The relationship between economics and philosophy is a long, winding one. Though economics was conceived at the junction of moral and political philosophy (Adam Smith was chair of moral philosophy at Glasgow University), it’s since revolted, as an angsty child does from its parents, towards something of an objective, value-neutral, “dismal science”.
But segregating philosophy and economics does little more than numb us to the philosophical underpinnings of a capitalist mentality born and bred during centuries bearing little resemblance to our own, thereby promoting values no longer serving collective social interest. By severing economic decisions from philosophical inquiry, we merely substitute thoughtfully chosen values for blindly adopted market values. The absolute dichotomy between subjective and objective disciplines, exemplified by the economics/philosophy divide, is a false one. All methodologies are united in their service to that perennial question: How to live?
Though the philosophical quest — how to live, enquiring into the depths of identity and probing the nature and potentialities of experience — remains relatively taboo in the public sphere, notions of ‘progress’ abound. Rising GDP (though, by this point, thoroughly debunked as an indicator of desirable progress), decreasing unemployment, heightened productivity, and greater efficiency; these have all found themselves atop the altar of modern day progress. Society is generally considered on the right track if the economy is growing. But are such markers truly ends in themselves? Does anyone derive wellbeing from merely finding a job? In most cases, no. Jobs are not a holy grail; they are means to greater ends. Wellbeing is derived mostly from the goods or services purchased with the income received from work, rather than work itself. But economic literature is now enforcing the common sense notion that the wellbeing derived from purchasing additional goods or services tapers off after a certain threshold. Nobel Laureates Daniel Kahneman and Angus Deaton found this satiation point to be approximately $75,000 per year. More on that study to come.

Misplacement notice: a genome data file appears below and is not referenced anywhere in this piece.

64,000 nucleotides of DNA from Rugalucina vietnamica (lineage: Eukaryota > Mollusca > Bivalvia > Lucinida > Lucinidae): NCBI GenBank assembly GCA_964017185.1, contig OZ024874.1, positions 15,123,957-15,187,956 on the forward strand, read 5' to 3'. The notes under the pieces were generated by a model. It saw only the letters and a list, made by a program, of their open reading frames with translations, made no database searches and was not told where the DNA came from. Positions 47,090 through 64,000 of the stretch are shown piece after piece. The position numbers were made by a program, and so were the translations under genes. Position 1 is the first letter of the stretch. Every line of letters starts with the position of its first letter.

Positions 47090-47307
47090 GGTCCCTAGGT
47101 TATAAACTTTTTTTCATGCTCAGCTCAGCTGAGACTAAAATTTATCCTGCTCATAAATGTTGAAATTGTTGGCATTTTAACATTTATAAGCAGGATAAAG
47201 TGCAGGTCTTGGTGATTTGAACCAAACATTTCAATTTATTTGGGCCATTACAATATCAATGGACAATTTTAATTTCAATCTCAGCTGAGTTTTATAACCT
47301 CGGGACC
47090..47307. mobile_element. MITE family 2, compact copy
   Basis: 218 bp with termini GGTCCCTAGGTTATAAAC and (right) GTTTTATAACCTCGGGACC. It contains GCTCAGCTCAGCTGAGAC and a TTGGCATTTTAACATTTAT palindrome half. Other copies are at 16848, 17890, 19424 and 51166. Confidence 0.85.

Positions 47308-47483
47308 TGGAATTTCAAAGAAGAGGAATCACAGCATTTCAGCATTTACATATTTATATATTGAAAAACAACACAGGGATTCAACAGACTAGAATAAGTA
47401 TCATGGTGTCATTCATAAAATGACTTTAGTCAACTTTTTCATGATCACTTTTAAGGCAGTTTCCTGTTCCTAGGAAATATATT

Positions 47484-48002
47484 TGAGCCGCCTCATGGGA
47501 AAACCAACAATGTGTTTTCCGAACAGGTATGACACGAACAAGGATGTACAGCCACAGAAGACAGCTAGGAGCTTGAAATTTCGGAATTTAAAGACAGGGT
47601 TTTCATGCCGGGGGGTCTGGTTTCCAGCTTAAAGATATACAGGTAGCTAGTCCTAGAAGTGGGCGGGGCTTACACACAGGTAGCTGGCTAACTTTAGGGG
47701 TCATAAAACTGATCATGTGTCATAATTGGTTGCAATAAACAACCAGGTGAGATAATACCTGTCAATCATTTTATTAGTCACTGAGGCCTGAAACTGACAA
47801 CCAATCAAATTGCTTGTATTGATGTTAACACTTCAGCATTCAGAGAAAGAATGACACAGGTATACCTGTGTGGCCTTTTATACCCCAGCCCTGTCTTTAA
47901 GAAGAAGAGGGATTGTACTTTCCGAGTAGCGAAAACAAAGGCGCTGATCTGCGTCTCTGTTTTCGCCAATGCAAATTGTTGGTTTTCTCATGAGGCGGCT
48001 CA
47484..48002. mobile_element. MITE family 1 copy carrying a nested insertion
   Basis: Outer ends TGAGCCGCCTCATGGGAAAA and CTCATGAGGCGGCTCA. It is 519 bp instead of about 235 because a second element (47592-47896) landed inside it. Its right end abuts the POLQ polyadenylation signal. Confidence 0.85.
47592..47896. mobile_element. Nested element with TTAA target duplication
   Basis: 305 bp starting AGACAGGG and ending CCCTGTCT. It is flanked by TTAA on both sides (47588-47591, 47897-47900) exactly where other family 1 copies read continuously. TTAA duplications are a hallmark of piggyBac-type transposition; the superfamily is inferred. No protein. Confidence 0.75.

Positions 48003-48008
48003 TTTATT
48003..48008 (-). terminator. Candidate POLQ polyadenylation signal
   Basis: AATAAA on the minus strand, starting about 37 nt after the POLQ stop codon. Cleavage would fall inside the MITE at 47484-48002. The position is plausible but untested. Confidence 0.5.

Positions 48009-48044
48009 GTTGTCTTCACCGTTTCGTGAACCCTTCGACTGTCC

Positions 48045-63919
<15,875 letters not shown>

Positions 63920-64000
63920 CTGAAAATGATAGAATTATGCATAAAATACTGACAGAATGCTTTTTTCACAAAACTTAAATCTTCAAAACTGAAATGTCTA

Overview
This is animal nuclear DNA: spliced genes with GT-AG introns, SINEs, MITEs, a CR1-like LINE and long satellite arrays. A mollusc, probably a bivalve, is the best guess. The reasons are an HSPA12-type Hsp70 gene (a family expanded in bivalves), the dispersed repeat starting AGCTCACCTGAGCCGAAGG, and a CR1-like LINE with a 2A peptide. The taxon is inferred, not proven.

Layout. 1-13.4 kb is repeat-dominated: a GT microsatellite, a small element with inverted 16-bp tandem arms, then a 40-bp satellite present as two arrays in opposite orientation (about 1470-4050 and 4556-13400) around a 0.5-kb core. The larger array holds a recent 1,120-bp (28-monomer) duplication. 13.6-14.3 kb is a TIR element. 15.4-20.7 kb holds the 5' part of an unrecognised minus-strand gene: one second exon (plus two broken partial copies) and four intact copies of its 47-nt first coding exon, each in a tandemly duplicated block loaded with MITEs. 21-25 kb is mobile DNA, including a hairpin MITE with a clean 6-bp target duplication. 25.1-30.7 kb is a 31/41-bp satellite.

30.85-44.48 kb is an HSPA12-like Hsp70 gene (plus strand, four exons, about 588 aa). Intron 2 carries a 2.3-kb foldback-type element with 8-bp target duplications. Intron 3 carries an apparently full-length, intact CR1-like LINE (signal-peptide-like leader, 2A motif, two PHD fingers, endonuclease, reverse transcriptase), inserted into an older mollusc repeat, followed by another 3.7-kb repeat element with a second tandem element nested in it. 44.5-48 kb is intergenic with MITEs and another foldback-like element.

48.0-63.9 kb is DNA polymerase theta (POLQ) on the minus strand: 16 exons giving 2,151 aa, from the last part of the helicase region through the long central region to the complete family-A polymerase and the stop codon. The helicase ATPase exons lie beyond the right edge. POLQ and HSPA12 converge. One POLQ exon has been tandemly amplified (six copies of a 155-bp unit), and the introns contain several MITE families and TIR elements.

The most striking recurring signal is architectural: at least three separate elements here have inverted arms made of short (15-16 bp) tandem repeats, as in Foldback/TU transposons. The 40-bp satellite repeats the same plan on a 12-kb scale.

In his refreshingly frank essay, “On the Phenomenon of Bullshit Jobs”, David Graeber, professor of anthropology at the London School of Economics writes: